After installing blogpost and modifying the configuration file to include my WordPress login details, I created a file called post.txt using the vi editor and, after saving the file and closing vi, I published the aside using blogpost:

$ blogpost.py --title="My Test Aside Post" -U --doctype='html' create post.txt
creating published post 'My Test Aside Post'...
id: 2758
url: https://raamdev.com/2009/01/24/my-test-aside-post

$ blogpost.py cat --categories="Asides, Blog Entries, General" post.txt
assigning categories: Asides,Blog Entries,General

Note that I only need really basic formatting (i.e., HTML for links), so I use the --doctype='html' option. This allows me to type raw HTML in vi when I'm editing the post file, just as I do now in WordPress (I don't use the Visual Editor).

While the options and flexibility provided by blogpost are great, the process of publishing an aside needed to be more automated to solve my problem. Creating a new file in vi, typing all those options, running two separate commands, and then deleting the file every time I wanted to post a few sentences on my blog didn't make a whole lot of sense. So I whipped together this little shell script to help automate the steps above:

## aside.sh - automates publishing asides using blogpost.py

# Open a temporary file in the vi editor
vi aside.$$

# Display new aside before publishing
echo "New Aside:"
cat aside.$$

# Prompt for an aside title
echo "Enter a title for this Aside:"
read TITLE
echo "OK!"

# Using the temp file saved above, post the Aside
blogpost.py --title="$TITLE" -U --doctype='html' create aside.$$
blogpost.py cat --categories="Blog Entries, Asides" aside.$$

# Remove the temporary file
rm aside.$$

Now posting an aside to my blog is as simple as running ./aside.sh, typing the aside in vi, saving and quitting (:wq), and then typing a title. The rest of the work, including cleanup, is taken care of by the script!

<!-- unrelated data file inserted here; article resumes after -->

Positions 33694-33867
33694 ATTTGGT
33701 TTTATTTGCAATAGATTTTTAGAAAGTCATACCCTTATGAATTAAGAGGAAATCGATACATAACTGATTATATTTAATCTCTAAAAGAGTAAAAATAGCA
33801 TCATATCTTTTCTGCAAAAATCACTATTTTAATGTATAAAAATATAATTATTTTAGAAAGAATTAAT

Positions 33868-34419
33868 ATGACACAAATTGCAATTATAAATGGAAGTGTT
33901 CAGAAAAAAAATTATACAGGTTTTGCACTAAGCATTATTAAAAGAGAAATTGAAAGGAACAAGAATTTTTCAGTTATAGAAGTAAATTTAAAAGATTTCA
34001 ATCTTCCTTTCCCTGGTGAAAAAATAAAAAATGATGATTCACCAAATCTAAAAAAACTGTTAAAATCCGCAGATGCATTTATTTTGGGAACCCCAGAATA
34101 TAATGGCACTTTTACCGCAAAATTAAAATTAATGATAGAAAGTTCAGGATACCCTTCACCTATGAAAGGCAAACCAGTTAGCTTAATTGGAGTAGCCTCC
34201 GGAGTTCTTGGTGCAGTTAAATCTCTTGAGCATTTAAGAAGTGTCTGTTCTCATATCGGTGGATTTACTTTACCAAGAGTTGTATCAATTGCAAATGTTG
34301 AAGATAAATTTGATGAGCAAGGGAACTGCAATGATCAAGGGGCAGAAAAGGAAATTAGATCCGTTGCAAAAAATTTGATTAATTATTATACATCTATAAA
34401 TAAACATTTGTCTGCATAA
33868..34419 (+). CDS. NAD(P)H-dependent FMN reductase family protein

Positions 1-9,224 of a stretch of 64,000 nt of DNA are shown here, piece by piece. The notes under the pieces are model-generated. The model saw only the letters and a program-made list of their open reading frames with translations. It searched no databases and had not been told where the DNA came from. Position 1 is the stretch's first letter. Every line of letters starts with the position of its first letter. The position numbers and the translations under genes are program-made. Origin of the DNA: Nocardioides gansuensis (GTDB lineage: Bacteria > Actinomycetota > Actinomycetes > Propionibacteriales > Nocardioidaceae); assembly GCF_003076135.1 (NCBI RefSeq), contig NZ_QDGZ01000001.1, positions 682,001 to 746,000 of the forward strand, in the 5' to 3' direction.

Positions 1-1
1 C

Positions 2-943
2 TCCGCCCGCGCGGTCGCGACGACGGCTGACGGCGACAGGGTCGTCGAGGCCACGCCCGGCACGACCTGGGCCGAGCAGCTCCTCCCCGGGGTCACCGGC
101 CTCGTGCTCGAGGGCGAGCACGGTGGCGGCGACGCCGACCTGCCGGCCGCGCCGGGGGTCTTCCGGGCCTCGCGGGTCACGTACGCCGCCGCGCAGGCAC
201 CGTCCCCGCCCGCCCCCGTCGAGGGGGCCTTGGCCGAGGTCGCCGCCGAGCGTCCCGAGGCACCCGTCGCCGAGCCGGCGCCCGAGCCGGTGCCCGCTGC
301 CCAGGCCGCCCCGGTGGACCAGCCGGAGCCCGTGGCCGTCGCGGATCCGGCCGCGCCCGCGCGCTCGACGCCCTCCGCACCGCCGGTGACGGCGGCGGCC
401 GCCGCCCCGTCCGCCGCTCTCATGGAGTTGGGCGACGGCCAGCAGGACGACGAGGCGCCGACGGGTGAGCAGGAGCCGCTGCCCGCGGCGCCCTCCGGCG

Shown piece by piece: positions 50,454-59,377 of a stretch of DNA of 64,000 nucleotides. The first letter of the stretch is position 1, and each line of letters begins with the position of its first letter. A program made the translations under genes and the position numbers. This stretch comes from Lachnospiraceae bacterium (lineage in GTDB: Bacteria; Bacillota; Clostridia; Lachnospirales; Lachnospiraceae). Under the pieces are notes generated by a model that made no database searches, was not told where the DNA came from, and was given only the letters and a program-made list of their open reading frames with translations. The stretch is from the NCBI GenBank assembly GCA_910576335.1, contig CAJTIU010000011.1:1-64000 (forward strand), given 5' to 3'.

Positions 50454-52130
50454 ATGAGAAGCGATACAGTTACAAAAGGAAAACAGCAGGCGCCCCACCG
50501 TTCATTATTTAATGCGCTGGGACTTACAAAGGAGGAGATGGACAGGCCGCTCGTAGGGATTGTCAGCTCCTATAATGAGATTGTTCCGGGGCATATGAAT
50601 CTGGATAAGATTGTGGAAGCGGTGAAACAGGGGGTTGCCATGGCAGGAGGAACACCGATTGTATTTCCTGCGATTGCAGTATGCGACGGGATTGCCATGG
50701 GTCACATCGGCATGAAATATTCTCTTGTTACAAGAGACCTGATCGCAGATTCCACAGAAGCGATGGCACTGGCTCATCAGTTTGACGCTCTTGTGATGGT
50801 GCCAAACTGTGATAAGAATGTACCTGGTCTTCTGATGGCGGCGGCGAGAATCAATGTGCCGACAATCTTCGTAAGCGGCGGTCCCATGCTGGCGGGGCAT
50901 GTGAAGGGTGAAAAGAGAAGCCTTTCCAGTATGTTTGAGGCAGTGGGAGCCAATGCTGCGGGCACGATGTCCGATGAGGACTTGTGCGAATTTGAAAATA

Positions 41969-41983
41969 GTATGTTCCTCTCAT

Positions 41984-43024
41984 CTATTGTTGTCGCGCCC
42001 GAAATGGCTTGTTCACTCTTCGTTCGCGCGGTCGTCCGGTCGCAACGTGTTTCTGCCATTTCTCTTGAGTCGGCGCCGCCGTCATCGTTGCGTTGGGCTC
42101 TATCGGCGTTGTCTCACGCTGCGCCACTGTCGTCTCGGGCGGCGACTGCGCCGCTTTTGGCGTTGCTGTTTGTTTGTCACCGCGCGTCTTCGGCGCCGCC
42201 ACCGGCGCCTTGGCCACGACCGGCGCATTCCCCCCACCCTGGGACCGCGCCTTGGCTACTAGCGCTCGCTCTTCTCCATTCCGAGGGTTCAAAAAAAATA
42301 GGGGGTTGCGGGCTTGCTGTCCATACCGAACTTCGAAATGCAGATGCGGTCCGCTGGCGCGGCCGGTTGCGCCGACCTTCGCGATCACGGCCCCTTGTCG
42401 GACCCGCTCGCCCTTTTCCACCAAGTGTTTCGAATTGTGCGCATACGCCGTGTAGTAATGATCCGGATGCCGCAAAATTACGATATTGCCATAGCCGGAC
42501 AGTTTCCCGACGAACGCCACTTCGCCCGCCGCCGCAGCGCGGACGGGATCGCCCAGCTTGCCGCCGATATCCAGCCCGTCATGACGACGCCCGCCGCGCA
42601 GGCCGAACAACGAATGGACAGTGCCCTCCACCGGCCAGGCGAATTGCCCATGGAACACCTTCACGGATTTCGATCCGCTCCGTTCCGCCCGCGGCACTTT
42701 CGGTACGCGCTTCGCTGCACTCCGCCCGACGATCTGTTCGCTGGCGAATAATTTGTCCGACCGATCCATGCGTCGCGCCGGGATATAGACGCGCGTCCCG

Stuart did an excellent job with blogpost and if you have a blog and use the console (and why shouldn't you?!) I recommend you check it out. The blogpost README is a great place to start, as it includes prerequisites and installation information.

Lazy Linux: 10 Essential tricks for admins

Lazy Linux: 10 Essential tricks for admins is an awesome list of cool things you can do with Linux. I learned about trick #3 (collaboration with screen) from an admin at the datacenter where one of my servers is hosted. I remember being thrilled sitting there watching him do stuff on my server while sharing the keyboard to type messages back and forth in vi (think Remote Desktop or VNC, but on the console). Trick #5 (SSH back door) is something I've been using for years at work for remote diagnostics. It is an invaluable trick for getting around firewalls. Very cool stuff!

Installing rTorrent on OS X Leopard (10.5) using Fink

I've been using Transmission as a BitTorrent client on my MacBook Pro for a while now, but after setting up rTorrent on my Linux server earlier today and seeing how awesome it was, I just had to install it on my laptop as well. I absolutely love text-based applications!

The easiest way to install rTorrent is by using Fink or MacPorts. (Both of these tools allow you to download software that has been ported from Unix/Linux to Mac OS X.) I'll use Fink since I'm a fan of Debian Linux and Fink uses the Debian dpkg and apt-get package management tools.